Here’s a little peek into the deranged brain of an Itinerant Omnivore.

My favorite market in the greater Seattle area is the 99 Ranch store at the (I did not make this up) “Great Wall Shopping Mall” in Kent. From their delightfully earnest website:

For thousands of years, the Great Wall of China was known to have been created to fend off the nomads and barbarians of Outer Mongolia. Today, we find the Great Wall Shopping Mall as a relic of not defense, but of gathering.

Awesome.

Anyhow, the 99 Ranch Store is the normal person’s version of awesome-but-touristy-and-crowded Seattle institution Uwajimaya. 99 Ranch is to Uwajimaya as, oh, let’s say Katz’s is to the Stage. They’re both terrific, but I think part of the appeal of 99 Ranch (other than the notable absence of wealthy middle class food snobs) is that it’s part of a chain, as opposed to a ‘specialty megastore’ like Uwajimaya.

Right. Well. Back to the title of the post. One of the nicer things about the 99 Ranch is its exceptional seafood section, far more varied and interesting than the same at similar markets. Although they have the usual selection of in-season fishies in tanks and a veritable tidal pool’s worth of shellfish and urchins, they also often feature nifty delicacies in fresh form that aren’t often found at your neighborhood fishmonger’s. The other day they were stocked to the gills (ha ha ha!) with freshwater eel, whole or pre-sectioned (recipe forthcoming in a future post). They also had skate wings the size of skateboards which I’m dyin’ to try on the grill sometime soon.

On our most recent foray, whilst perusing the pre-wrapped seafood section for cheaper fishy delights, I spied a fairly inexpensive but delightful looking package of bone-in catfish steaks (cut wide, perpendicular to the spine, instead of long like a fillet). Now, as a native of the American South, I loves me some catfish, but where I’m from it only comes in two forms: deep fried fillet in flour batter, or deep fried fillet in cornmeal batter. So, curious as to how it might taste unbattered but grilled, I adopted the package and brought it home.

I knew it was a gamble, based on the fact that these suckers can get pretty bony, but it looked so nice and didn’t have any noticable fishiness in the market– it was very obviously relatively fresh, as far as these things go. Alas, can anyone guess what happened when I opened the package? Yep, it was the dreaded catfish muddiness.

It Smelled Like This


Catfish, y’see, occasionally takes on a muddy smell/flavor due to its position on the literal bottom of the food chain. What should I do? Could I get rid of the muddiness? Is this safe to eat? Could this fish be saved? What does Harold McGee think?

Into On Food and Cooking, where we find the following:

[Muddiness is] most often encountered in bottom-feeding fish, especially catfish and carp that are raised in ponds dug directly in the earth. The chemical culprits are two compounds that are produced by blue-green algae, especially in warm weather (geosmin and methylisoborneol). These chemicals appear to concentrate in the skin and the dark muscle tissue, which can be cut away to make the fish more palatable. Geosmin breaks down in acid conditions, so there is a good chemical reason for traditional recipes that include vinegar and other acidic ingredients.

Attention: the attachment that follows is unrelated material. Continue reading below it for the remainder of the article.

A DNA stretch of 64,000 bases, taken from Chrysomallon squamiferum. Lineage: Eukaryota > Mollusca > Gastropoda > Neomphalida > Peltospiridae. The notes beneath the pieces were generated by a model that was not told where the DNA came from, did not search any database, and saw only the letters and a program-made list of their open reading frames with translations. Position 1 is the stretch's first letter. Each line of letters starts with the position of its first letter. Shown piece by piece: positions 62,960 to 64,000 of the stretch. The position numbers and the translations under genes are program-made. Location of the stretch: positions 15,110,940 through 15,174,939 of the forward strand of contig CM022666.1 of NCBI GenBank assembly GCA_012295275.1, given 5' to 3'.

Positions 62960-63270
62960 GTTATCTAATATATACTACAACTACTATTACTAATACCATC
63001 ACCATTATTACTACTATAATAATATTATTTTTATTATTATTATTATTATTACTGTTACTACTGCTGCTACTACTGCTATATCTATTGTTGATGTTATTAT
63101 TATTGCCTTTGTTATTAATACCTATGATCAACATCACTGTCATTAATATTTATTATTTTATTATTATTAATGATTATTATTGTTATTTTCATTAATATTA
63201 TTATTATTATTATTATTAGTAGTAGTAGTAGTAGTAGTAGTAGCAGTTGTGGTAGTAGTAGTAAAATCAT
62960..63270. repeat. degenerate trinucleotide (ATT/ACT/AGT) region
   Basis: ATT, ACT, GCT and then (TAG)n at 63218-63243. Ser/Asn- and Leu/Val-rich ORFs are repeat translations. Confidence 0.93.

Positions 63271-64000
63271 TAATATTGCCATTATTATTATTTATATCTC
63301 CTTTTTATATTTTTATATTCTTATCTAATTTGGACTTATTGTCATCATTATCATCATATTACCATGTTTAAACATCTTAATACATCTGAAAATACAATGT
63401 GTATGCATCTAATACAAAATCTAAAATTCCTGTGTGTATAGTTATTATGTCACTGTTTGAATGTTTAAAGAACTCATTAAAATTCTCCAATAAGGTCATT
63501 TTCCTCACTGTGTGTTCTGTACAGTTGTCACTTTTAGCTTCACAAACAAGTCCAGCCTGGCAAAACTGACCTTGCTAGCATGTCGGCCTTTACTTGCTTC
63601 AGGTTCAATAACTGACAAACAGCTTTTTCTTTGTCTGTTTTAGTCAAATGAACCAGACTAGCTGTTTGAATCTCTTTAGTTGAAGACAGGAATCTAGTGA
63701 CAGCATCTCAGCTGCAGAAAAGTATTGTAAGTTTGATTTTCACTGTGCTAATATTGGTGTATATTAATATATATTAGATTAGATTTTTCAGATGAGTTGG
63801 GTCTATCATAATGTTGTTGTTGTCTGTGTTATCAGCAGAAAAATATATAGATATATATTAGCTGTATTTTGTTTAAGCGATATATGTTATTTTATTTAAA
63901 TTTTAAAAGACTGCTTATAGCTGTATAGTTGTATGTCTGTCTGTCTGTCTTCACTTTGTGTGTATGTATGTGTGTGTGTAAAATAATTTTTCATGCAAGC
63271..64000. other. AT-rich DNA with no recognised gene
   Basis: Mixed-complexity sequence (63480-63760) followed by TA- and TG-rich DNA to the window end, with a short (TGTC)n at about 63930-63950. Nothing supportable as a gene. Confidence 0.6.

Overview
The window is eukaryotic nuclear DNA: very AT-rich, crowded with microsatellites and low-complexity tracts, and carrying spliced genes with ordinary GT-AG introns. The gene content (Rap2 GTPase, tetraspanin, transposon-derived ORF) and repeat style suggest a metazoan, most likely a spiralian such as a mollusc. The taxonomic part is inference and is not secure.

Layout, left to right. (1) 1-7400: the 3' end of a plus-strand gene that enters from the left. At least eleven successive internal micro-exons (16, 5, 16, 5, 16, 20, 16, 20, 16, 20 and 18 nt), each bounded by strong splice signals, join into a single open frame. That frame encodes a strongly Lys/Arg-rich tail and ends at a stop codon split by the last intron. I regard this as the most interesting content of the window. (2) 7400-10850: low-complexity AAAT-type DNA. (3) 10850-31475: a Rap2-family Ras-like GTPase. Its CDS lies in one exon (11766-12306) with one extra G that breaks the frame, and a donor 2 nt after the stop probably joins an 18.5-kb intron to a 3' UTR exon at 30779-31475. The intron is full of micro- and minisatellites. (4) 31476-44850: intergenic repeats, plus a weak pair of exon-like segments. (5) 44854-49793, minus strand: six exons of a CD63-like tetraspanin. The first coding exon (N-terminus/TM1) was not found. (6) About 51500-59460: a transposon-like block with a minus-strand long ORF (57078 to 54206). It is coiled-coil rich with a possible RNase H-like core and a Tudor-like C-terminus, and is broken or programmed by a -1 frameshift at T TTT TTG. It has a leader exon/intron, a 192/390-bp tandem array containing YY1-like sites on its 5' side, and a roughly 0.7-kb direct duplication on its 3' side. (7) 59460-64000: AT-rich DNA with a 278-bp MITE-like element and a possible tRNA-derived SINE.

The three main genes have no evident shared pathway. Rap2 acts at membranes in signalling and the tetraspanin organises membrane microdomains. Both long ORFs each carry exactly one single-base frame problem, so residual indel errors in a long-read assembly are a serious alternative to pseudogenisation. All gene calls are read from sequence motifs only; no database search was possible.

A-ha! So, get rid of the skin and bathe in acid. Right. So, I took two of the eight smallish steaks, trimmed and chucked the skin, and sat them in a bath of lime juice and Bragg’s Liquid Aminos for a couple of hours. No luck!

This had me stumped, since I still wanted to use the fish, but if an acid bath didn’t kill the muddiness, what could I do? Finally I hit upon an answer: instead of getting rid of the muddiness, why not try to incorporate it into something as a flavor?

I asked myself, what tastes good when it tastes a little like dirt? I guess maybe some kind of earthy salad would work, with a strong acidic component to cut into the muddiness even more. What if I did a faux-tuna salad, with the catfish and a nice bunch of wild sorrel I’d picked up at the Farmer’s Market for acidity and a mayo dressing? That should be pretty good, and easy, and tasty if it’s done right.

OK, so, let’s start by getting rid of as much ‘eau du peat bog’ as we can by covering the fillets in oil and baking them at 250 degrees for a couple of hours. When that’s done, we’ll change the oil and crank it up to 400 for an hour or so, so the flesh falls nicely from the spine. When the fish is well-cooked but not dry, we’ll shred it up, add the chopped sorrel, some chili oil, some mayo, black pepper and Sriracha to taste, mix well and stick it in the fridge overnight and voila!

The final product? The muddiness is still there, but definitely more of a component of flavor and less a deterrent. It’s good! The sorrel (stems and all) is like the more traditional dill pickle in flavor, and the more traditional celery in texture. Its tanginess mixes well with the flavor of the fish, making it more like earth and less like the bottom of a slough. The catfish is moist and flaky, and holds together in just the right way– it tastes and feels like a decent whitefish. Not miraculous by any stretch of the imagination, but passable for a week’s worth of lunches.

So, on Monday, I sit down to eat it for lunch, spread on Wasa bread, and find that, although fairly tasty, it’s FILLED WITH TINY PIN-BONES! Now while I eat lunch this week I have to spend half the time pulling little bones out of my mouth. Catfish, you have defeated me. You, catfish, win.

*Sigh.*

In conclusion, Just Throw The Damn Fish Away Next Time!

Advertisements